Our golfers were numerous. It took nearly 50 carts to seat us all.
This all sounds like a rough experience, right? Lots of excellent food and unwinding with a good read in a fancy hotel room. We scientists have a tough life that is for certain. While this may sound like the lap of luxury, let me assure you that luxury knows no alarm clock. The golfing on the second day of our meeting starts absurdly early and that’s what always gets me. I’m up in Park City. I’m staying in a super nice room with a bed that’s feathery and soft but I never sleep well because I know I have to get up at 5:00 AM or thereabouts. The ease of it all is kind of lost when you wake up in the middle of the night and realize you have to be up for real in an hour.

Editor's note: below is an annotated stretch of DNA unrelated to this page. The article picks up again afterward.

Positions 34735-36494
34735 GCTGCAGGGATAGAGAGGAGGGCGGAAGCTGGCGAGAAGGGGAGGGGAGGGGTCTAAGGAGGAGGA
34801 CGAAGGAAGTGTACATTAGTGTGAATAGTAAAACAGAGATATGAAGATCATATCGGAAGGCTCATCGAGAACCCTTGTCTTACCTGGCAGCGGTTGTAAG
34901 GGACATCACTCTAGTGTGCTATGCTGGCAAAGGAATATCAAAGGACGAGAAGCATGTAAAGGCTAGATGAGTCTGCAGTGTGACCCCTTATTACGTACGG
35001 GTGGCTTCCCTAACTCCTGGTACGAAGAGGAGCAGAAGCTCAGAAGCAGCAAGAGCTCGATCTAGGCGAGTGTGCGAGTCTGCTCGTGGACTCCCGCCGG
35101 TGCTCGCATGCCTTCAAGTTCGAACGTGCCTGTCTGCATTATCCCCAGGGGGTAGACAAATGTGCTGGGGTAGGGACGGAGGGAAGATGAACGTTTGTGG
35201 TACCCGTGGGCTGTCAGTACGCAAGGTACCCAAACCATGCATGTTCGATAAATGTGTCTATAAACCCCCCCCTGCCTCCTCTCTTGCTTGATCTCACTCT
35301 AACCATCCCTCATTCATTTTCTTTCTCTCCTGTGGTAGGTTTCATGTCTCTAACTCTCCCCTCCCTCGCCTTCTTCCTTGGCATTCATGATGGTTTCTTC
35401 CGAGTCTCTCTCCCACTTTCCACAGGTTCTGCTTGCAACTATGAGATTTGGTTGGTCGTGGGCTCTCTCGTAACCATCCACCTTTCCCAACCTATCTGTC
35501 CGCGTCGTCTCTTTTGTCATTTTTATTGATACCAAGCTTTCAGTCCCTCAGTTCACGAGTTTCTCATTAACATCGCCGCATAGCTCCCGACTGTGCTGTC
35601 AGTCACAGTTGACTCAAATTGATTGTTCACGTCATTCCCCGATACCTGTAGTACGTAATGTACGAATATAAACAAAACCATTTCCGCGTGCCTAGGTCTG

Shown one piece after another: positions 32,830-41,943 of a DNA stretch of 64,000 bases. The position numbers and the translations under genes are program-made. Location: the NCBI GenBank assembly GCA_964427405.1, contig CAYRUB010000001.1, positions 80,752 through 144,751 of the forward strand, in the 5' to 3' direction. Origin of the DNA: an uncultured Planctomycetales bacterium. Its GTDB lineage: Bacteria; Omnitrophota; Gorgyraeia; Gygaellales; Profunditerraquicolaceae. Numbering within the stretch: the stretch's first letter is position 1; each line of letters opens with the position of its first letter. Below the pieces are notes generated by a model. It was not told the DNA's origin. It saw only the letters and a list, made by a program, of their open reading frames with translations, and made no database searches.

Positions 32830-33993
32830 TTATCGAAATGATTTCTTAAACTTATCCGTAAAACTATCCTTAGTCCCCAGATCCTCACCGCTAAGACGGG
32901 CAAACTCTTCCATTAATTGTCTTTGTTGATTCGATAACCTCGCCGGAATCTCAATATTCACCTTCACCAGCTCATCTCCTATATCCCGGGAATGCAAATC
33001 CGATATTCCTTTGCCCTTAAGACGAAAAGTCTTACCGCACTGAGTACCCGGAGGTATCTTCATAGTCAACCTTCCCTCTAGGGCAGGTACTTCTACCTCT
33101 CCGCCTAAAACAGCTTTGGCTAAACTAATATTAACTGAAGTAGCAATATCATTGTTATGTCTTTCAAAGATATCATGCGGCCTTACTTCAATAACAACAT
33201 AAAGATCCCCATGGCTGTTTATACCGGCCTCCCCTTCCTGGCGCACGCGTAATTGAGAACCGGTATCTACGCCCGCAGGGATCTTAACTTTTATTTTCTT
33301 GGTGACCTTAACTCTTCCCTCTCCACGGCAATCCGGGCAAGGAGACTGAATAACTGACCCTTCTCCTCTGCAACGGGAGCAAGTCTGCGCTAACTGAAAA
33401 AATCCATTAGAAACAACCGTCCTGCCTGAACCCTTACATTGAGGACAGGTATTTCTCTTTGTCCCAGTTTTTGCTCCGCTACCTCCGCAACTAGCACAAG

My golf team was not lucky to have me among them but I did contribute a few good swings to our cause.
Despite my grumblings about its timing, the golfing is surprisingly enjoyable every year. I am a pretty horrendous golfer, make no mistake, but I don’t take myself too seriously so I can still enjoy that which I suck at. The lessons I took last summer and the couple visits Jason and I have made to the driving range this year have definitely helped me play less awfully. I know how to stand correctly now and grip my clubs but I am still a beginner with a capital B. Regardless, I always have fun with whatever team I am placed on and occasionally my shots do end up being useful.
The SCC summer outing in Park City is a strange mix of recreation, learning, leisure, and exhaustion. Instead of being cooped up in the office I get to practice my swing in the sweet sunshine but I don’t get to enjoy my fluffy bed like I would on a real break. It’s being on the brink of a vacation without actually getting all the perks of one that’s the killer. Sometime I’d like to stay at the Hotel Park City when I don’t have to rise before the sun’s even thinking about it. Until then, you can all keep rolling your eyes at my “hard” life.